Today, Paul Bilokon (Thalesians Ltd) interviewed Dariush Mirfendereski, an alumni of the Machine Learning Institute, established by World Business Strategies, Thalesians, and Thalesians Marine. For many years, Dariush used to be Global Head of Inflation Trading at HSBC.
Paul Bilokon: At the time when you were studying at MLI, you were Managing Director, Global Head of Inflation Trading at HSBC. You have worked in this role for over a decade. What can you tell me about this role? What were the upsides and challenges?
Dariush Mirfendereski: I headed a trading desk, with a similar global role from 2004 through until 2022 (UBS then HSBC). I led a trading team and also had trading responsibilities myself. The tasks of the desk were principally market-making and managing risk, serving customers on the institutional investor side (real money and fast money) as well as sovereign wealth funds and large corporates using inflation-indexed instruments, both sovereign bonds and inflation-indexed derivatives. This was across the main developed markets (UK, Eurozone, US), with some additional focus on markets in Japan and Australia (at UBS), New Zealand (at HSBC).
PB: You completed your PhD at University of California, Berkeley. Your thesis was entitled “Probabilistic Characterization and Response Prediction of Micro-electro-mechanical Systems (MEMS).” How useful was your PhD work in your career, and how have things changed now, with the emergence of AI?
DM: The PhD led to an engineering job in California. When I later transitioned to a job in banking, the PhD was useful as a technical credential when being hired for a role on a structured rates trading desk where many traders are typically former quants and/or come from a very quantitative background. The PhD was also useful for giving me the confidence to solve novel problems using quantitative techniques and doing my own research. AI/ML has now been incorporated into many of those quantitative aspects (this did not exist in 1996 when I started in banking).
PB: Since you have graduated from MLI, you decided to pursue machine learning full time and have joined UCL‘s Master of Science in Machine Learning. How did your MLI certification prepare you for your full-time studies and research in ML?
DM: I felt that after the 6-month part time MLI course I needed more knowledge, hence pursuing the ML MSc. MLI certification was an excellent window into what was possible for applying ML to finance. In some ways I wish I had done MLI after my MSc when I would have been more proficient at Python and more conversant with ML methods in general so that seeing real-world applications in finance would have then been the ‘cherry on top’, allowing me to learn/ask a lot more than I did when I took the MLI course. I may well choose to do the MLI course again in the future.
PB: What do you particularly like about the MLI approach to teaching ML/AI?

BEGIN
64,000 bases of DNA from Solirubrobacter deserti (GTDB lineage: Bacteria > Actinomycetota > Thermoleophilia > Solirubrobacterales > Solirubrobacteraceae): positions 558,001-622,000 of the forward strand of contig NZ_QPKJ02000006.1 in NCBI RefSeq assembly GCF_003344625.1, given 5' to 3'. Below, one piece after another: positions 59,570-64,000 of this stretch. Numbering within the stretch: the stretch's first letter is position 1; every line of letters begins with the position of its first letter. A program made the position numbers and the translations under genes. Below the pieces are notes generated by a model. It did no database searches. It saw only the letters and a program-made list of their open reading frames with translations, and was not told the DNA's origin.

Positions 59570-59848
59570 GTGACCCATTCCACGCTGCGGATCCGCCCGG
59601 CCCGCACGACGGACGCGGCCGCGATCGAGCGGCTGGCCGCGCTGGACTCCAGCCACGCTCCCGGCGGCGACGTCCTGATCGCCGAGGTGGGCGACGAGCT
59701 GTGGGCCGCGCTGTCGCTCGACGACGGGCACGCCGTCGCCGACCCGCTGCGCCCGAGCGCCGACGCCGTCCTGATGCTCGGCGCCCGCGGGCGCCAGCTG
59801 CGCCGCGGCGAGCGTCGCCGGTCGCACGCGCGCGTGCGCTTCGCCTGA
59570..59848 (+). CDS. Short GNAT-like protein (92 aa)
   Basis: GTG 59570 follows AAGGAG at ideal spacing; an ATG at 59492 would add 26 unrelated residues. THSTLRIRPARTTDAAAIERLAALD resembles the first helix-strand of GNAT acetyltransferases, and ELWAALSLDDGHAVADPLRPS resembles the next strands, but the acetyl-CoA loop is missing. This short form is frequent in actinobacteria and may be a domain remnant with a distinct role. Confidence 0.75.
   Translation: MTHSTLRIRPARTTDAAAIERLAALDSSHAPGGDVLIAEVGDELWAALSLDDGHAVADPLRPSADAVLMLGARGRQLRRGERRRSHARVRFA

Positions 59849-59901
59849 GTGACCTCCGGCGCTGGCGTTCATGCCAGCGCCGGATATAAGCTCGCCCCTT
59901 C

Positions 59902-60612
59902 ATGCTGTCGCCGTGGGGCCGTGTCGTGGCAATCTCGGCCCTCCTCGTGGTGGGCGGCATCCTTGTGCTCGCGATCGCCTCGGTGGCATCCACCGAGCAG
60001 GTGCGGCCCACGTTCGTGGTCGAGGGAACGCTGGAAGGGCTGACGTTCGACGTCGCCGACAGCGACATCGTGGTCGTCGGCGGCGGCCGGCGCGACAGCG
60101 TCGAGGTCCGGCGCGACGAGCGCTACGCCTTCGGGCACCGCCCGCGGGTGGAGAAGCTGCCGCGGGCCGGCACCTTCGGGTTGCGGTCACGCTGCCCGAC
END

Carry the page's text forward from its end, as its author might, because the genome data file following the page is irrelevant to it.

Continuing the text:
DM: The live coding and practical approach and examples were extremely appealing. Of course, what you get out is linked to what you put in. Given 50-60 hour work weeks, sometimes doing the assignments and preparations prior to the evening lectures was challenging. I would highly recommend leaving aside time during the weekend to prep for the week ahead in order to get even more out of the MLI course.
PB: At UCL, DeepMind has a significant presence, several scientists from DeepMind teach courses at UCL. Did you attend any of them? What can you say about your interactions with DeepMind?
DM: DeepMind staff taught the RL course. To my knowledge that was the limit of their teaching interaction in the ML MSc. There are weekly, informal, research oriented seminars and DeepMind staff would present at some of those. We also had the occasional DeepMind presentation at the Computing Society events. Finally, students may choose to do their MSc project with DeepMind linked professors.
PB: You are now working as a freelance consultant to major financial institutions. How is your current work different from your previous full-time work? What are the pluses and minuses?
DM: I have actually accepted a new role back in banking which I will start later this month. It will be a Managing Director role trading inflation. I look forward to also applying ML techniques in my new role.
PB: What can you say about the impact of ML/AI on inflation markets?
DM: A large impact has been on inflation forecasting methods. These, of course, have applications across all markets, not just the inflation markets. There are several firms now using AI/ML in inflation forecasting (e.g. Turnleaf Analytics, Alternative Macro Signals). These are in the ‘public domain’, however, many banks and hedge funds also use their own in-house ML-based methods for inflation forecasting. There are also a range of applications on the quantitative side which can help in achieving better risk management, finding RV opportunities, etc.— areas where traditional quantitative methods are enhanced with ML methods. These apply to the full range of rates/credit/equity/FX markets but, with the help of strong domain knowledge, can also be appropriately applied to inflation markets.